HISTORY: Phil Blake’s final resting place
I’ve made two previous posts about Phil Blake, the Navan-born cartoonist and illustrator who drew political cartoons for the Weekly Freeman around the turn of the 20th century, got namechecked by James Joyce in Ulysses, illustrated a “controversial and scurrilous” novel about Jewish moneylenders in Dublin, and relocated to Sydney, Australia, where he illustrated fashion catalogues for a department store and designed books of photographs by pioneering Australian photographer Harry Phillips. I had found reference to a Philip Blake who died in Sydney in 1918, but didn’t have enough details to ascertain if it was the same man or not.
Since then I have received his death certificate from the New South Wales Registry of Births Deaths and Marriages, and it includes the details that he was a commercial artist and was born in Ireland, so it’s him. He died of an aneurysm of the aortic arch and haemorrhage from the rupture into his left lung. It gives his age as 52, but that must have been an estimate, because we already know he was born in 1869, making him 49. He was unmarried and had no children.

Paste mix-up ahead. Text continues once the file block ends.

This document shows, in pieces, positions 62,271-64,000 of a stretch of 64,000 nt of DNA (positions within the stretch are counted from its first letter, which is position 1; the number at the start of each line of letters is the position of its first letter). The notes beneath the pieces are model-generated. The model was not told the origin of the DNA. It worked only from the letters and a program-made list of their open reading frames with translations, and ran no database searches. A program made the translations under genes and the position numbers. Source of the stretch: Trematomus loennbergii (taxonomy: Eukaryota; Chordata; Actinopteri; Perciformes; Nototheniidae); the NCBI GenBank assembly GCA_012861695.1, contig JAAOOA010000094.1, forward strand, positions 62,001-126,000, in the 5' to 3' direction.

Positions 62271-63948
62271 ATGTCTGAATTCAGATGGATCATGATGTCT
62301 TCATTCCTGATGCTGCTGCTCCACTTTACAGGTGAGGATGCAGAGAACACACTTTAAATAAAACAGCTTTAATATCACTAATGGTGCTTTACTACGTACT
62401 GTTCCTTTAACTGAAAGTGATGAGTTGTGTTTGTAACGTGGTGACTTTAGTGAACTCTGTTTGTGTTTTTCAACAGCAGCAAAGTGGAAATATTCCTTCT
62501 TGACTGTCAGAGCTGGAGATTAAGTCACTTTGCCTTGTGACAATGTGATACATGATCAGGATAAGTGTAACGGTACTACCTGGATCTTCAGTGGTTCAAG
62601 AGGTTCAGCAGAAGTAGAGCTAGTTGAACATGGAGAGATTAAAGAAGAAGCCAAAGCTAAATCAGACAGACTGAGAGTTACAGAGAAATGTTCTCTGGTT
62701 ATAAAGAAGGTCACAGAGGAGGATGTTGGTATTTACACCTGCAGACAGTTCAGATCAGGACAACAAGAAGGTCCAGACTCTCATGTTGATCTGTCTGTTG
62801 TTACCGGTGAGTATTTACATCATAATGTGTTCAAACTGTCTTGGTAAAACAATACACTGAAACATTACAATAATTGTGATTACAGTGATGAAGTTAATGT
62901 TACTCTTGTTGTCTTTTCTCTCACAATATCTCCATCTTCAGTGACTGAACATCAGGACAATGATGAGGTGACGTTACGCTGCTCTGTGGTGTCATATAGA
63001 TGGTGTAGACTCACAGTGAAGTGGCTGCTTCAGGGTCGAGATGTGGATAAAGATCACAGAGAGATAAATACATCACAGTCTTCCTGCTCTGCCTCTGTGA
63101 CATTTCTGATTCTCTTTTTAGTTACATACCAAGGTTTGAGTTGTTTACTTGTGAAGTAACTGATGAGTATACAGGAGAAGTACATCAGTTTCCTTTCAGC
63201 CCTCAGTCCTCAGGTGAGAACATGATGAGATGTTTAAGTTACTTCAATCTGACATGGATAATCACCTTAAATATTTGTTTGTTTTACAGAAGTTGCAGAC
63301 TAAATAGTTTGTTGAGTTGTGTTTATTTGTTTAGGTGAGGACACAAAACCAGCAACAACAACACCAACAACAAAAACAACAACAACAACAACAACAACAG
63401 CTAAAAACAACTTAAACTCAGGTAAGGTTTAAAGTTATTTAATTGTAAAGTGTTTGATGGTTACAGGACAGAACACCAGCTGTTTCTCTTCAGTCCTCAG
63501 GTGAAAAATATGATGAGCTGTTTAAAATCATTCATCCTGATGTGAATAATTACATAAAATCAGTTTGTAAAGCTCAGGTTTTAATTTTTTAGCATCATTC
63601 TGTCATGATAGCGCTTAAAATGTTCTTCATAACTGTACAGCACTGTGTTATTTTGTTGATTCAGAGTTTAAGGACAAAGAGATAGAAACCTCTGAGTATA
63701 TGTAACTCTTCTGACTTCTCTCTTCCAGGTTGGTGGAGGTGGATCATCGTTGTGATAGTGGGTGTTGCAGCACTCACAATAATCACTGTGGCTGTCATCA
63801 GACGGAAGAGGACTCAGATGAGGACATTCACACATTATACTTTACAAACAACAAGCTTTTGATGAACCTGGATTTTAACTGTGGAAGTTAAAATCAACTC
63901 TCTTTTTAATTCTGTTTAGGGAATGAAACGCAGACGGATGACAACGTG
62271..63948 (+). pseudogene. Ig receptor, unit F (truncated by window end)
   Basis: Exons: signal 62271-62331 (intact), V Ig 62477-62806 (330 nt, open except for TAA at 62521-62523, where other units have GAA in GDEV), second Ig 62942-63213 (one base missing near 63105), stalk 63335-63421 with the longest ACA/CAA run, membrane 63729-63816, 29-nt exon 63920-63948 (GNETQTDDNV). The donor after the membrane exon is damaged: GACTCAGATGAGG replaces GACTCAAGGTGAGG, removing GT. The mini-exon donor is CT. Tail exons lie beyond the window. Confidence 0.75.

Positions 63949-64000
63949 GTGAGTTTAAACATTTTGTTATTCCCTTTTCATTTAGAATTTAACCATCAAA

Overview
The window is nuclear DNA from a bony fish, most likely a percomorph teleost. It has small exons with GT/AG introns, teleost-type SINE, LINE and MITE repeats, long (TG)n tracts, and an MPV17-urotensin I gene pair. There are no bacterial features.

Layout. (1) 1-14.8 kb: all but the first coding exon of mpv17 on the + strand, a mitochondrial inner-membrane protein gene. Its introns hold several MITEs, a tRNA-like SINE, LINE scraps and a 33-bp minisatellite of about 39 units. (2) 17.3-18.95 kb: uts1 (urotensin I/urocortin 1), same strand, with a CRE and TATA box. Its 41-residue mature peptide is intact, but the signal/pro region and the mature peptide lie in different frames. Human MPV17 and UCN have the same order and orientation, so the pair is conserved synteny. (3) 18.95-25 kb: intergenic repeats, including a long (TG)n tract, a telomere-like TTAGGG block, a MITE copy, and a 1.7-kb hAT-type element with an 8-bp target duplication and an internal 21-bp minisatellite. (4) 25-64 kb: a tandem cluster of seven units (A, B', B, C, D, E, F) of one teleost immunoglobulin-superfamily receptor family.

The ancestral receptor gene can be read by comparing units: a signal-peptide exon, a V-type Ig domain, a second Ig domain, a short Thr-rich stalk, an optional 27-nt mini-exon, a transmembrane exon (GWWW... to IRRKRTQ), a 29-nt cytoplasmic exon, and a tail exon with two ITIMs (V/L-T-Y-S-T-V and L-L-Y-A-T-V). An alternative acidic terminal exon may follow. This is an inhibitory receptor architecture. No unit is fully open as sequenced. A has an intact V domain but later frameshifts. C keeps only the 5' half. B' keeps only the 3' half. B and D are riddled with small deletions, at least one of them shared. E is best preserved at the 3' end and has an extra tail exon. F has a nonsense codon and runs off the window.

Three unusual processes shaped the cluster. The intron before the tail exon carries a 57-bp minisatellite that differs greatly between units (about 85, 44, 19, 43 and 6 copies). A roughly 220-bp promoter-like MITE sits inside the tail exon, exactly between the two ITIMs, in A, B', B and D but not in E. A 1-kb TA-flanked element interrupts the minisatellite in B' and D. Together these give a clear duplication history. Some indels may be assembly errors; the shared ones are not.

Thanks to Donal Fallon of Come Here to Me!, commenters Patrick Hawe and Kelly Mitchell, and Philippa Rossiter, research librarian at the Powerhouse Museum in Sydney, for helping to uncover the life and work of a forgotten Irish cartoonist. I have updated his bio and his cartoons and illustrations at the Irish Comics Wiki for your perusal. Any further information that turns up will be gratefully received.